This essay has been submitted by a student. This is not an example of the work written by our professional essay writers.
Translation is a process in which a text in rendered from one language to another. It is a process that can be used to enable diverse cultures to establish mutual understanding and share culture. These diverse cultures often find themselves lying within diverse social and political systems. The influence of a translated news report or government agenda could potentially be huge. Consequently, the role of the translation within the social and political arena cannot be underestimated. It is within this social and political arena that translation can operate an internal orientated influence for example minimising the risk of social tension, providing educational resources and high technology exchange. Furthermore it is capable of providing an external orientated influence such as conflict resolution, international aid relief, international trade and international relations. The reasons for dividing these influences into two separate groups is demonstrate that a certain number of them have a more direct affect on the people. This way it is clearer when each are looked at in more detail. This essay will look to examine the ways in which translation is used to political affect by certain governments or organisations. It will also attempt to analyse the role of the translator in these instances and the strategies adopted including the reasons behind their decisions. And then describe these arenas in which translators are being forced to operate.
In order to present my argument
Tibet issue - The first situation that will be addressed is the relations between Mainland China and Tibet. In particular the Chinese central government's policies regarding Tibet that have been published in both Chinese and English. The document that will be brought into discussion is ....... The purpose of the both language versions is to show the intent of the Chinese government with adequate clarity. However, interestingly the extent to which the Chinese language version will be viewed or applied is relatively low in comparison with the English language version released. Although the original and the translation have different audiences, the translation is far more influential in the purpose that it serves. The way in which the translation has taken on a new life, a new means is similar to what Benjamin describes as the afterlife of the original. The echo has outgrown the original. Another example of this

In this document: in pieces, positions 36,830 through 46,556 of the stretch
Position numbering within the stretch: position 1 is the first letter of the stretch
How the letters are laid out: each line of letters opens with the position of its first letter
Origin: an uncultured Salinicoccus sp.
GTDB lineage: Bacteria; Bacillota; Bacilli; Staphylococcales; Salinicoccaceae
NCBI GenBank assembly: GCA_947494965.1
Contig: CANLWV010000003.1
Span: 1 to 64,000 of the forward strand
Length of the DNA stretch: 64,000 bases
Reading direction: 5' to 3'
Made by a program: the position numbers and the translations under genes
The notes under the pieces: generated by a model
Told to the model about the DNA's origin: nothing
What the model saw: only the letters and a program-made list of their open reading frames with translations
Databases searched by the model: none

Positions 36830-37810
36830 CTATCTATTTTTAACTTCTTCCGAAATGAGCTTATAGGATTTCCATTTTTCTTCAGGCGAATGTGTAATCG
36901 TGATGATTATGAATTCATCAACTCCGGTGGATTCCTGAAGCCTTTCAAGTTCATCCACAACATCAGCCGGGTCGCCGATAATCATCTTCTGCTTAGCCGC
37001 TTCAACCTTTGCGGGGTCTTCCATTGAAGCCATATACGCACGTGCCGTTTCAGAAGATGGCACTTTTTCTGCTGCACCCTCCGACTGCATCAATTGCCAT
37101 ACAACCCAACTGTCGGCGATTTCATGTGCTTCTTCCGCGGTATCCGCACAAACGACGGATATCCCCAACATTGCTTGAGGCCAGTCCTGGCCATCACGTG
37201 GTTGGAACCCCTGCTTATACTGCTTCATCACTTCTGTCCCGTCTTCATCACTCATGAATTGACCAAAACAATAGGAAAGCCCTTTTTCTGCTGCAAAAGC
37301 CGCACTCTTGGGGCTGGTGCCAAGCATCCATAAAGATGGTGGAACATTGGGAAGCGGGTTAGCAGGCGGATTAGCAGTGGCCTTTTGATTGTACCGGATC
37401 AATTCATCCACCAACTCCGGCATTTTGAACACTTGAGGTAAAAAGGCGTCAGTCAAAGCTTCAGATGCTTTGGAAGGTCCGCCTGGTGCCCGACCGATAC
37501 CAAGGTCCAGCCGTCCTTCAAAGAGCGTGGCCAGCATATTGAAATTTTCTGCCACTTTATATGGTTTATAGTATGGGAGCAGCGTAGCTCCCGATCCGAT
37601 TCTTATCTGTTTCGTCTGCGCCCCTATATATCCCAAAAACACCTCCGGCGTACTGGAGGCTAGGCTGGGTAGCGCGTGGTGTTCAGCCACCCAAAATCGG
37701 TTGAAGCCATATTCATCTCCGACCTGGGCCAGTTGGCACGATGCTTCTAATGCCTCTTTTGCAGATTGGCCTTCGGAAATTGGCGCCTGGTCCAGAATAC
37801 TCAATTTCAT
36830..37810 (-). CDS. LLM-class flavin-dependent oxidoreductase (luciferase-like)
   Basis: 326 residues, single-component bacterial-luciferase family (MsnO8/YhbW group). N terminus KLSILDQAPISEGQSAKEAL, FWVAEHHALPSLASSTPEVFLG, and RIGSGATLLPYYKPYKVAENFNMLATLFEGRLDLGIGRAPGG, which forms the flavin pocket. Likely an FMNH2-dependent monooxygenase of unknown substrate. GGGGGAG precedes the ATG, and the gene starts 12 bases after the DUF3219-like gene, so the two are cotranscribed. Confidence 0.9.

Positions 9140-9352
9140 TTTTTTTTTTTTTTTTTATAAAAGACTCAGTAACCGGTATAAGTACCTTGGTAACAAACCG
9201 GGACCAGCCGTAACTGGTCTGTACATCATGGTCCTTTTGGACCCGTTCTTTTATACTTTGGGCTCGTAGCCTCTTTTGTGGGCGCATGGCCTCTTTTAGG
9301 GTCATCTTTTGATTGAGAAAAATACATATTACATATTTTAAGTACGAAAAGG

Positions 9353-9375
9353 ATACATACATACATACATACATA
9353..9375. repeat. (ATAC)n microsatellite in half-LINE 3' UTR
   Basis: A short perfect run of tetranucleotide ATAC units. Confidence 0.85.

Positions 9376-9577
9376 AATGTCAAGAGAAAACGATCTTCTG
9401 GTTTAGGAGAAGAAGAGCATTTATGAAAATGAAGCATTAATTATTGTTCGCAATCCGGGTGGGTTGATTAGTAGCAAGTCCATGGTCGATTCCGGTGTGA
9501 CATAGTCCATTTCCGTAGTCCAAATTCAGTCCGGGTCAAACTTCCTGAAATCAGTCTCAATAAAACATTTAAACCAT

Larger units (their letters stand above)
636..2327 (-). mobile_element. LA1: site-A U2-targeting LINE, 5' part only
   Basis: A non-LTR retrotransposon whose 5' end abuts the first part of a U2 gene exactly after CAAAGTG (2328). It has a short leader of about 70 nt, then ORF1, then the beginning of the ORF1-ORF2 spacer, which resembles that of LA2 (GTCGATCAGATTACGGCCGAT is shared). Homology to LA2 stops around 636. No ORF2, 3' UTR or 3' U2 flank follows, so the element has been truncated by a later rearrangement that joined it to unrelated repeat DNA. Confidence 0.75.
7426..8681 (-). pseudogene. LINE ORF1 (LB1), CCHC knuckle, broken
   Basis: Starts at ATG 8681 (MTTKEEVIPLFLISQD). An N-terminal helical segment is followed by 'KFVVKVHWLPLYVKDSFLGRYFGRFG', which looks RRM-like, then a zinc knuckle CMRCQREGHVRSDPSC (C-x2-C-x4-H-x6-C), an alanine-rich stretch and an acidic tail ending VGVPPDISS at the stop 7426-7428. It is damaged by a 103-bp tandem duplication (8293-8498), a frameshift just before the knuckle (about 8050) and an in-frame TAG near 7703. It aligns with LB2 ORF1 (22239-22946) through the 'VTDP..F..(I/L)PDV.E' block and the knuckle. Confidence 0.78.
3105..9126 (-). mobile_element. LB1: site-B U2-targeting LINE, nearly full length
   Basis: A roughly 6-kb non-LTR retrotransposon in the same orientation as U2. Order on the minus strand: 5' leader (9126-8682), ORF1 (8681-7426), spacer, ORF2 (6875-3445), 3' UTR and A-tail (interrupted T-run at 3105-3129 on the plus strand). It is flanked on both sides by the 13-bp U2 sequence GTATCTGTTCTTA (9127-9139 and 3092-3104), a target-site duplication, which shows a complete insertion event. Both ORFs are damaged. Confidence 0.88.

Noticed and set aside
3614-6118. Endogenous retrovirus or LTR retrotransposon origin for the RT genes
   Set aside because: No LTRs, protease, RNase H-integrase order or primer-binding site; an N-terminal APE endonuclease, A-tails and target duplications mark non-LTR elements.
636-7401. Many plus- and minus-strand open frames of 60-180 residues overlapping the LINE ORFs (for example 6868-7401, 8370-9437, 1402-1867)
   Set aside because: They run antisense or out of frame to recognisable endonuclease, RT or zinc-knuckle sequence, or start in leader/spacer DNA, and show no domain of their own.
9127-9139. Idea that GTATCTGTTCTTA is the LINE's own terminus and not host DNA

International relations - Brown use of vocab
The second case is the translation of Obama's inauguration speech on the . There was certain issues in the translation into Chinese. In the interpretation during the live broadcast the interpreter was cut off at the point when Obama mentions "earlier generations faced down fascism and communism". Elsewhere, in printed news articles the word "communism" was omitted. In the case of the interpreter it is extremely difficult to react responsibly in fitting in with the politically accepted norms of society. Irrelevant of how much training you go through, nothing can prepare one for this kind of situation. As a result it was the broadcaster who made the decision to cut the interpreter off. In terms of the printed articles the translation has obviously undergone proof-reading and has been through an editor who is tied to a government department responsible for the ensuring that nothing released is detrimental to the state. But any professional translator of a reasonable calibre should anticipate the restrictions on all media. So therefore it must assumed that these translators are operating in a unique political arena. It is accepted that the translator themselves may not be responsible for the omission, but the omission still falls within the overall process of producing a translation. It is highly probable that this will then will affect the strategies and decisions in translation practice.
In both the live interpretation and the printed translation of the Obama speech different strategies were adopted. The interpreter disregarded the fact that the translation of the suggestion the America "conquered communism" in the eyes of the Chinese government would be a potential risk to their stronghold, with high social tension and a number of uprisings in the last 2 years. The printed translation has coincidentally demonstrated characteristics of a functionalist approach. The 'skopos' has been acknowledged in the application of omission technique, appreciating that there was no actual intent. But this 'skopos' or function is similar to no other, because it's function as a piece of media in a socialist state is restricted. The functionalist approach ideal in this case due to its flexibility in allowing disloyalty. The problem with translation in the news is that there generally is no preface to explain to the reader the translators approach. From a cultural political perspective the Chinese has always been very sensitive towards anything political